The average adult should aim to drink 8 glasses of fluids every day.  The Beverage Guidance Panel recommends:

 Water: at least 4 (8 ounce) servings a day for women and 6 (8 ounce) servings a day for men

Unsweetened coffee or tea (iced or hot): up to 8 servings of tea or 4 servings of coffee per day

Low-fat Milk: up to 2 (8 ounce) servings per day

100% fruit or vegetable juice, whole milk, or sports drinks: up to 1 (8 ounce) serving per day

Carbonated soft drinks: up to 1 serving per day

Diet beverages with sugar substitutes: up to 4 (8 ounce) servings per day

Alcoholic beverages: up to 1 drink a day for women and up to 2 drinks per day for men

Liquid or Empty Calories

In the United States about 20% of our daily caloric intake comes from beverages.  The Institute of Medicine recommends men have 13 cups (3 liters) of fluid every day and women have 9 cups (2.2 liters) of fluid every day.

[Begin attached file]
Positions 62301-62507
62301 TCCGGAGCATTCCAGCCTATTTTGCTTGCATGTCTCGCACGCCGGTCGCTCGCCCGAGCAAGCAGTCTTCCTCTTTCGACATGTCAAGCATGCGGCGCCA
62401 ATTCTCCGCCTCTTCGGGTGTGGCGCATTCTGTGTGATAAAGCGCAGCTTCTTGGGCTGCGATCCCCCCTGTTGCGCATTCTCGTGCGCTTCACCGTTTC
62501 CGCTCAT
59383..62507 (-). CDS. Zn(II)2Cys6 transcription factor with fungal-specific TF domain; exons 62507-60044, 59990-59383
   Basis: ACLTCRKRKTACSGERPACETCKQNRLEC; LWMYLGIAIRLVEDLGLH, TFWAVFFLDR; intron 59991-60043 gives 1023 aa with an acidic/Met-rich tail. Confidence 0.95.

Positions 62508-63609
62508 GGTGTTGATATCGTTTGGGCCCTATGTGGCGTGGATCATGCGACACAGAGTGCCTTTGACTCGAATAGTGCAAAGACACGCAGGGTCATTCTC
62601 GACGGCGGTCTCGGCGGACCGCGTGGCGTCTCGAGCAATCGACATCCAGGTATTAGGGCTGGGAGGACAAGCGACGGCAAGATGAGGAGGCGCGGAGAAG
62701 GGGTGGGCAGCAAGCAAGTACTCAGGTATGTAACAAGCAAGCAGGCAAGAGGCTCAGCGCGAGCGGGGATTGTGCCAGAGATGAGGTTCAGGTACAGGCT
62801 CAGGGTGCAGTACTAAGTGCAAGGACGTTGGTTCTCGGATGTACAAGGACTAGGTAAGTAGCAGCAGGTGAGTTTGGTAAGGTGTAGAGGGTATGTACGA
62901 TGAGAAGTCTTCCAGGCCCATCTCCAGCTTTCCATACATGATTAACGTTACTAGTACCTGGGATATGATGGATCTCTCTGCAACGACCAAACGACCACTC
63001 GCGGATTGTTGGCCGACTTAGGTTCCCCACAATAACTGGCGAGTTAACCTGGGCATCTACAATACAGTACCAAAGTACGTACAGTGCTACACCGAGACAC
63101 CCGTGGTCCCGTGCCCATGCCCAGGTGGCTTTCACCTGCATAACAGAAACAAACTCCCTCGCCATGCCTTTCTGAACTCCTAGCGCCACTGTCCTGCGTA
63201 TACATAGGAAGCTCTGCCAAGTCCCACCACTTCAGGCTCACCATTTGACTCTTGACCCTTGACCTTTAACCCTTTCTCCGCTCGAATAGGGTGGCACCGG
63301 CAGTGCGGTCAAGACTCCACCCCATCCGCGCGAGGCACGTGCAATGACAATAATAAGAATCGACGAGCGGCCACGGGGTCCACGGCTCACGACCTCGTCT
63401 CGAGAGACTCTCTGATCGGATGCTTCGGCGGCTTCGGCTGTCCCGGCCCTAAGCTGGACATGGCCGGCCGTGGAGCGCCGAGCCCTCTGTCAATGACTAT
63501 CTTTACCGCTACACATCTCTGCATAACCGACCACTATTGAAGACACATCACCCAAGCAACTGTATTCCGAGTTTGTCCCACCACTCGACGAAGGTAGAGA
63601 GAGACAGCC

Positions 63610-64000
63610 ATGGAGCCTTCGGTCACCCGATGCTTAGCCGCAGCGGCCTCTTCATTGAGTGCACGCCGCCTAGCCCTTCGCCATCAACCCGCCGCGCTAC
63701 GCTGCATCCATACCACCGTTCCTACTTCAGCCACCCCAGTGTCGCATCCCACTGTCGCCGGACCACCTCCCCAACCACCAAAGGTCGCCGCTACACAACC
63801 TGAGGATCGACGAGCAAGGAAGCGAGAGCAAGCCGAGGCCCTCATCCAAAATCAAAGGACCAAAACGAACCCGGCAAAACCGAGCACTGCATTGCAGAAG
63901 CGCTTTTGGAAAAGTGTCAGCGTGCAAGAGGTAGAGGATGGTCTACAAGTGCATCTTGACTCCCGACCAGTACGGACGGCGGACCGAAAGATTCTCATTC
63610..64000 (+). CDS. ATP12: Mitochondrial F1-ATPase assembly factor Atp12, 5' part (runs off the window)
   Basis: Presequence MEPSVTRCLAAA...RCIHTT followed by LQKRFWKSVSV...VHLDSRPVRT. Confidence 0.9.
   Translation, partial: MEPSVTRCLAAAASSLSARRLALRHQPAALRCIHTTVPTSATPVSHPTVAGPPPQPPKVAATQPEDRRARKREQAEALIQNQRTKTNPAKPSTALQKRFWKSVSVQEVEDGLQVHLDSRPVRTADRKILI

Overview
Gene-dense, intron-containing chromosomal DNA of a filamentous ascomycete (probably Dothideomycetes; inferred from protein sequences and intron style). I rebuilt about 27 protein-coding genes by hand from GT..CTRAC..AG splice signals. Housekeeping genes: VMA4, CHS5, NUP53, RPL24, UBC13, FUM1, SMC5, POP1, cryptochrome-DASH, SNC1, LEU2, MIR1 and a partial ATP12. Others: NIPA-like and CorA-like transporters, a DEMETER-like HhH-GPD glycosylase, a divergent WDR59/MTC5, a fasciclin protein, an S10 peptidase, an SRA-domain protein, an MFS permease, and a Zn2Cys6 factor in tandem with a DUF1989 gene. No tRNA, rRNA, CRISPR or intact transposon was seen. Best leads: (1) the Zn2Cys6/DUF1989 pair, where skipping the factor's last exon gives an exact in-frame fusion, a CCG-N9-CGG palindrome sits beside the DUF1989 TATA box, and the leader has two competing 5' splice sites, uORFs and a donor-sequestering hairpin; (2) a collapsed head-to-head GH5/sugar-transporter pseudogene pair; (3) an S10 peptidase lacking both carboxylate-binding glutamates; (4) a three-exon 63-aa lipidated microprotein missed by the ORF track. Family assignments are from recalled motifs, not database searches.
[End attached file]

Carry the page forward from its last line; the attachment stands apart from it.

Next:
Most experts now believe that part of the obesity problem in this country comes from the increased consumption of calorically sweetened beverages.  A recent study published in the American Journal of Clinical Nutrition (April 2009 issue) suggests that cutting back on liquid calories may actually result in greater weight loss.  The study evaluated 800 adult men and women for fruit and beverage intake and weight changes.  The results were interesting:

Cutting 100 calories a day from liquid intake lead to about a 0.5 pound weight loss at 6 and 18 months

Cutting 100 calories a day from solid food intake lead to about a 0.1 pound weight loss at 6 and 18 months

Eliminating one 12 ounce sugar-sweetened beverage a day lead to the greatest weight loss = 1 pound at 6 months and 1.5 pounds at 18 months

 If you are trying to lose weight you must remember to count your liquid calories!!